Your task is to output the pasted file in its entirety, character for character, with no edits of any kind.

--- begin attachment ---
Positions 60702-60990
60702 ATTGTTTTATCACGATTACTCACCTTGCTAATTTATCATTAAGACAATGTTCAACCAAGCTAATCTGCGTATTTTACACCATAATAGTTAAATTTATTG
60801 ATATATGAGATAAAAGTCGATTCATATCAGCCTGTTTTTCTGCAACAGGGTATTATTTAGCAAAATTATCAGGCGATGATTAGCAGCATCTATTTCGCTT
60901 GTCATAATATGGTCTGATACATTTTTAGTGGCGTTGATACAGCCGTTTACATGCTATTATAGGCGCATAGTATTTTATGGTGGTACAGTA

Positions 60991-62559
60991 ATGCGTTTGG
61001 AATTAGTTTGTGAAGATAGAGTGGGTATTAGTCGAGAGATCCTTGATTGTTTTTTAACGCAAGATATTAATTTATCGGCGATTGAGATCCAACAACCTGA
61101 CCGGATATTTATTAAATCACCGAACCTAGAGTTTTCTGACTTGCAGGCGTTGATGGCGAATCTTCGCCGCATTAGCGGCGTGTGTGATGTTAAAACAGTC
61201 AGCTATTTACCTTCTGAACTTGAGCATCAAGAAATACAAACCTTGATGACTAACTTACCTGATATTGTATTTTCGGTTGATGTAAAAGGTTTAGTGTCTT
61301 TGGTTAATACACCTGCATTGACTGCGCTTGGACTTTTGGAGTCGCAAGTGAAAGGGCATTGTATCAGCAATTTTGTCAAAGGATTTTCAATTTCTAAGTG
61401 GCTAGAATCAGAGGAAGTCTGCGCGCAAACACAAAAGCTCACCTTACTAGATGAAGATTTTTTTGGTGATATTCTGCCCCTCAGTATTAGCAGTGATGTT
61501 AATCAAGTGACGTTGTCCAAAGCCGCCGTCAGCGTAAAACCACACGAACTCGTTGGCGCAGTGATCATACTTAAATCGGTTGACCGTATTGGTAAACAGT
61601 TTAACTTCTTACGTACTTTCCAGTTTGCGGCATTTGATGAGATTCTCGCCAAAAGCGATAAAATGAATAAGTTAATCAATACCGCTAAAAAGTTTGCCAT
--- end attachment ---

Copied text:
Positions 60702-60990
60702 ATTGTTTTATCACGATTACTCACCTTGCTAATTTATCATTAAGACAATGTTCAACCAAGCTAATCTGCGTATTTTACACCATAATAGTTAAATTTATTG
60801 ATATATGAGATAAAAGTCGATTCATATCAGCCTGTTTTTCTGCAACAGGGTATTATTTAGCAAAATTATCAGGCGATGATTAGCAGCATCTATTTCGCTT
60901 GTCATAATATGGTCTGATACATTTTTAGTGGCGTTGATACAGCCGTTTACATGCTATTATAGGCGCATAGTATTTTATGGTGGTACAGTA

Positions 60991-62559
60991 ATGCGTTTGG
61001 AATTAGTTTGTGAAGATAGAGTGGGTATTAGTCGAGAGATCCTTGATTGTTTTTTAACGCAAGATATTAATTTATCGGCGATTGAGATCCAACAACCTGA
61101 CCGGATATTTATTAAATCACCGAACCTAGAGTTTTCTGACTTGCAGGCGTTGATGGCGAATCTTCGCCGCATTAGCGGCGTGTGTGATGTTAAAACAGTC
61201 AGCTATTTACCTTCTGAACTTGAGCATCAAGAAATACAAACCTTGATGACTAACTTACCTGATATTGTATTTTCGGTTGATGTAAAAGGTTTAGTGTCTT
61301 TGGTTAATACACCTGCATTGACTGCGCTTGGACTTTTGGAGTCGCAAGTGAAAGGGCATTGTATCAGCAATTTTGTCAAAGGATTTTCAATTTCTAAGTG
61401 GCTAGAATCAGAGGAAGTCTGCGCGCAAACACAAAAGCTCACCTTACTAGATGAAGATTTTTTTGGTGATATTCTGCCCCTCAGTATTAGCAGTGATGTT
61501 AATCAAGTGACGTTGTCCAAAGCCGCCGTCAGCGTAAAACCACACGAACTCGTTGGCGCAGTGATCATACTTAAATCGGTTGACCGTATTGGTAAACAGT
61601 TTAACTTCTTACGTACTTTCCAGTTTGCGGCATTTGATGAGATTCTCGCCAAAAGCGATAAAATGAATAAGTTAATCAATACCGCTAAAAAGTTTGCCAT